I ventured out to run a simple errand, and that’s when I saw Randy holding a sign expressing a need for help. I didn’t have cash to offer but I did ask him if he would be around an hour later, and if so I would buy him lunch.
We went to the nearest fancy restaurant (Burger King 🙂 ), got some food and had a nice conversation about obstacles put before us in life. Randy is a cowboy from Texas who previously made a living on the rodeo circuit. He says he was making pretty good money years ago, but he was always on the road, rarely home to spend time with his wife and kids. After a while, this lifestyle took it’s toll on his back so he quit the rodeo circuit and took a job at Boeing. It was during this time that he went in for a steroid injection in his aching spine.
The next morning after the injection, his legs were black and blue. Ever since then he has been wheel-chair bound. The hurdles became insurmountable as his wife left him (for his best friend!) once he was no longer able to earn an income. Randy went through a period of living in a fog, taking large quantities of opioids dispensed by medical professionals who were caring for him at the time. Eventually he grew tired of a life that consisted of days and nights he couldn’t even remember, so he broke the chains that bound him to prescription toxins. “Randy is stronger than me, for sure,” l thought to myself as I thought about the pills I took today, just to be able to drive out of my neighborhood and run a simple errand.
Randy is not homeless, he lives in an old apartment complex on the old side of town. He does receive disability income, unfortunately the majority of it is lost to rent. The amount he receives for ‘food stamps’ is enough to buy a few meals each month, it’s no where close to enough to provide food for the entire month. He supplements that with food from a local food bank. Needless to say, he doesn’t exactly eat like a King, and he was tremendously thankful for lunch today.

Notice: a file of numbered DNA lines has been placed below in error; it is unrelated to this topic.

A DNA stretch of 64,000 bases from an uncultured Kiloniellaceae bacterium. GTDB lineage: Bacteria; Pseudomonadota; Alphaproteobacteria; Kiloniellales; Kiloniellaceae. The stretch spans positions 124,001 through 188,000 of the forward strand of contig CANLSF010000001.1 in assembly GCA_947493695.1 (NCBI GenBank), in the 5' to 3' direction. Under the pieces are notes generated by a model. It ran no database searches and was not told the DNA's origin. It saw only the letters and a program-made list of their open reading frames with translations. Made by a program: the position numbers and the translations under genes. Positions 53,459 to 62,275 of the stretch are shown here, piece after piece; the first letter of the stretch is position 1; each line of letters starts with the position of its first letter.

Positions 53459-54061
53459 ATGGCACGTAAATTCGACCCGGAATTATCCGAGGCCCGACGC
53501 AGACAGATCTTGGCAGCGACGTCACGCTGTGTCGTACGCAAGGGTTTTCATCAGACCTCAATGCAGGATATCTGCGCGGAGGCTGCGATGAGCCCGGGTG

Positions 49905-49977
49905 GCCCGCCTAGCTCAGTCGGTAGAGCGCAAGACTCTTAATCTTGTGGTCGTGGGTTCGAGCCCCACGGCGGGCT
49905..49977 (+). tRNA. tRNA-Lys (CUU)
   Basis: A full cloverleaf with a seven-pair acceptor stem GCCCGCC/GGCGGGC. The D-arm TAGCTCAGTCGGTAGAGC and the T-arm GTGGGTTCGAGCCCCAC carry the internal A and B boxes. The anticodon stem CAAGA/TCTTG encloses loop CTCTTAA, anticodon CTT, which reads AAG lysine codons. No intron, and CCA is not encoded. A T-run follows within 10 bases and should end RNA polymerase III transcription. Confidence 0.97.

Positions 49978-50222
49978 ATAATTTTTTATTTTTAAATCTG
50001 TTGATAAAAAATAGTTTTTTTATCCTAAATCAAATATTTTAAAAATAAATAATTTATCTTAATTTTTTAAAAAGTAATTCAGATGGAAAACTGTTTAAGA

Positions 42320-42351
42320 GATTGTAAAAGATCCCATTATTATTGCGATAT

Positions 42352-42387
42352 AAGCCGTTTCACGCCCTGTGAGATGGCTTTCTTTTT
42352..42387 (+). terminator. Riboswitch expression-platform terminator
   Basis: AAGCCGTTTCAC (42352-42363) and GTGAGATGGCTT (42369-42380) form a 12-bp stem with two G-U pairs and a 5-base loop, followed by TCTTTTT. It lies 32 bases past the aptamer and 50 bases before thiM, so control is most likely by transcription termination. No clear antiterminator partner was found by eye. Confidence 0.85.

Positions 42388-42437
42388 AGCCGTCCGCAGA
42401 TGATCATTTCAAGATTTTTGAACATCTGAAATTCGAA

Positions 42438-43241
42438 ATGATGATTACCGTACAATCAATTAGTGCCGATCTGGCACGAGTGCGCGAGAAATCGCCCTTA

This month, Randy lost his wallet which has his rent money, and that is what led to desperation to the point of holding a cardboard sign on a street corner, asking for a spare dollar, trying to collect money to pay his rent. If he doesn’t come up with the money for rent, he will be homeless at the end of this month. I apologized to him for only being able to buy him lunch and wished I had the financial means to help a great deal more.
This is yet another situation where I can’t help but think, “That could have been me.” I have had those spinal injections at least a half a dozen times. There is risk involved. My deteriorating spine cost me my job. The only difference between Randy and me is that I had family and friends who were and are overwhelmingly supportive. Randy’s experience has been the opposite of mine, as he was cast out after he was no longer able to be a provider. Despite my own challenges, I know I am very fortunate.
I write about my conversations like this one, in an effort to encourage people to be less judgmental of others, and become more compassionate. It’s almost never as simple as ‘Get a job’, for a person standing on a corner asking for help. Typically there are physical and even mental challenges that prevent a person from working and earning an income.
If any person reading this is fortunate enough to be in a position to help Randy, message me and I will give you his contact information. Please feel free to share this story.
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–Photo credit: Copyright Brian Crandall 2017